Certain claims of violation of The Congressional Accountability Act (CAA) must go through a mandatory, multi-step dispute resolution process. All employees, including district office staff, must follow established dispute resolution procedures in order to process their claims under the CAA. 

The steps until June 19, 2019 include:

Step 1:  Counseling

Step 2:  Mediation

Step 3:  Administrative Hearing or Civil Action

Step 4:  Appeals

The failure to follow these procedures or to meet established time lines may jeopardize any claims raised under the CAA.

This is only a brief description of the dispute resolution process. The process under the CAA Reform Act will be updated here.


Representation Information: Directory of Attorneys

(Please note: House employees may also contact the Office of Employee Advocacy (OOEA) at 202-225-8800 to request free representation.)

Not all rights applied by the CAA are enforced through the dispute resolution process. The General Counsel of the OCWR may bring an enforcement action when violations of safety and health, access to public services and accommodations rights for the disabled, or unfair labor practices are alleged.

Multi-step Process for Dispute Resolution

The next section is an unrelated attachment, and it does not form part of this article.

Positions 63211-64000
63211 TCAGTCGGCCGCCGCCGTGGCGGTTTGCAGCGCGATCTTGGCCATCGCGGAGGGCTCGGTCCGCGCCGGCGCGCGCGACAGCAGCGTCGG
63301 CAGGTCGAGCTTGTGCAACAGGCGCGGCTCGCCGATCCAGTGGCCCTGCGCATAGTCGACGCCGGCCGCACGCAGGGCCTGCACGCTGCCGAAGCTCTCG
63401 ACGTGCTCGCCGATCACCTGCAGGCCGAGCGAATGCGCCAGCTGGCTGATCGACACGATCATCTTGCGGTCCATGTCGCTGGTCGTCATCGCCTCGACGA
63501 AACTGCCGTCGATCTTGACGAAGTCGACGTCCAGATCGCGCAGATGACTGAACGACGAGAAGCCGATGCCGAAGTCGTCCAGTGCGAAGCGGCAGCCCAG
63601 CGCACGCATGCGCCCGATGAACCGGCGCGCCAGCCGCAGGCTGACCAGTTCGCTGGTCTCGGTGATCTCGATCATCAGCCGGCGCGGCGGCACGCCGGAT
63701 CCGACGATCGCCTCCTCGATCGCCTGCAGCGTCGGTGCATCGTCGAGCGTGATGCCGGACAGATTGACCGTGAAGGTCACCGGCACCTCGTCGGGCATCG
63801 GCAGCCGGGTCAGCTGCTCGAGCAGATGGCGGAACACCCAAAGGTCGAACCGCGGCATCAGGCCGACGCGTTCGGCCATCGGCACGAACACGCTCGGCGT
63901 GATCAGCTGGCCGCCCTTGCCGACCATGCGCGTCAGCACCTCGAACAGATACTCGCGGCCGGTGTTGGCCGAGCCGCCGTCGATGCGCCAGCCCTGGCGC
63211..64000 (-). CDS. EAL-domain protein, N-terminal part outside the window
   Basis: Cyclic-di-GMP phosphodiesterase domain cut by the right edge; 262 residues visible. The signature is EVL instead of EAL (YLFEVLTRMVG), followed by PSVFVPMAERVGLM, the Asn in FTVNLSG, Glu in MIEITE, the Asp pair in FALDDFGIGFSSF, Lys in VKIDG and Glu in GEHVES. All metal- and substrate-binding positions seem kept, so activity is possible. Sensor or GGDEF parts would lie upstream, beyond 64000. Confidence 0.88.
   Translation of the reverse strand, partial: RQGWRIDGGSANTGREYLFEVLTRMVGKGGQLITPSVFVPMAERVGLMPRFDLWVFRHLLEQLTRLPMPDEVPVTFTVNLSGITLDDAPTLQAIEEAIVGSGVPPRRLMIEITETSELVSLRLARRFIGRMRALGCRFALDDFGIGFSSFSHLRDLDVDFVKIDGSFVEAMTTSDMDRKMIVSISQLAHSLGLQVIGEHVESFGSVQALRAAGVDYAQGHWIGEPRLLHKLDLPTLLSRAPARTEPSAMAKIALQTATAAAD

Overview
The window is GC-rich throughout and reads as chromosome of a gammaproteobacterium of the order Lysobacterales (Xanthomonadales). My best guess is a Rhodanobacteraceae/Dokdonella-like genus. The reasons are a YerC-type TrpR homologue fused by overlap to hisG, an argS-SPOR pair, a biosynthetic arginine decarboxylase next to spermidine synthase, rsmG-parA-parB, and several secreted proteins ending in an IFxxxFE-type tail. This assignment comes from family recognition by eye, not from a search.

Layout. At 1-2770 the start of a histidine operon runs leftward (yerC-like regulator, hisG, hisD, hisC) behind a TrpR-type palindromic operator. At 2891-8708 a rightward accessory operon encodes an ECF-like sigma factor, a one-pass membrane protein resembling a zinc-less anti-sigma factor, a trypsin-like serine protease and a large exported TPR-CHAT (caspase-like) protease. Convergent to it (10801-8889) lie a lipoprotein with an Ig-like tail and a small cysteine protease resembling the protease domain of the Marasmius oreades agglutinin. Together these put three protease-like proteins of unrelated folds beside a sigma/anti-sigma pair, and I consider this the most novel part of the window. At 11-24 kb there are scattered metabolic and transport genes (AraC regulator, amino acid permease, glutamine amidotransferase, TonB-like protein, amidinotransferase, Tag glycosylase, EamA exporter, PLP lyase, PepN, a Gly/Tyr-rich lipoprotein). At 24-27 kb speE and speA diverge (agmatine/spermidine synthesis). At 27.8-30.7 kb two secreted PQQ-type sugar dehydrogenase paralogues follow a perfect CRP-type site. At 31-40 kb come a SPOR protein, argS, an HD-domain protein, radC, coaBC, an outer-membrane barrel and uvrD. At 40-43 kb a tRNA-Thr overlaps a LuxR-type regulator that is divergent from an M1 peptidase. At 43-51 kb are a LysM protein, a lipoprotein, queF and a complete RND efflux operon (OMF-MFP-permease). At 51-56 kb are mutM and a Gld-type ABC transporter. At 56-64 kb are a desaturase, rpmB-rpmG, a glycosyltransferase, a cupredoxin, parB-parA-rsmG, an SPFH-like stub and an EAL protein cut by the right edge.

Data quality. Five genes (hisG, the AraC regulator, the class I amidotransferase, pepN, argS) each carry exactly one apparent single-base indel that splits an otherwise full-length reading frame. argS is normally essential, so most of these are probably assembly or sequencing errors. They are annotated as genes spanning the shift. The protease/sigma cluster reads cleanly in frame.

Step 1:  Counseling

The first formal step in the dispute resolution process is to file a written request for counseling with the OCWR. A request for counseling must be made within 180 days after the date of the alleged violation. The formal counseling period normally lasts for 30 days but may be reduced by the OCWR at the request of the employee.

During the formal counseling period, an OCWR counselor will discuss with an employee the information that gave rise to their concerns, and inform them of their rights under the law. The counselor’s role is not to advocate for the employee but to explain how the law may apply to their circumstances.  A covered employee may designate an individual to represent them at any time during the dispute resolution process.

The Executive Director of the OCWR has authority to recommend that employees of the Architect of the Capitol and Capitol Police use their office’s own internal grievance process before first utilizing the CAA’s dispute resolution procedures. If so, this will not count against the time limits available for counseling and mediation with the OCWR.

Step 2:  Mediation

If an employee chooses to continue with a claim after the formal counseling period ends, the next step is to request mediation, in writing, within 15 days of receiving notification of the completion of the counseling period. Mediation lasts for 30 days, unless both parties request an extension of time.

The goal of mediation is to allow the parties an opportunity to resolve a dispute promptly and avoid a formal adversarial complaint process.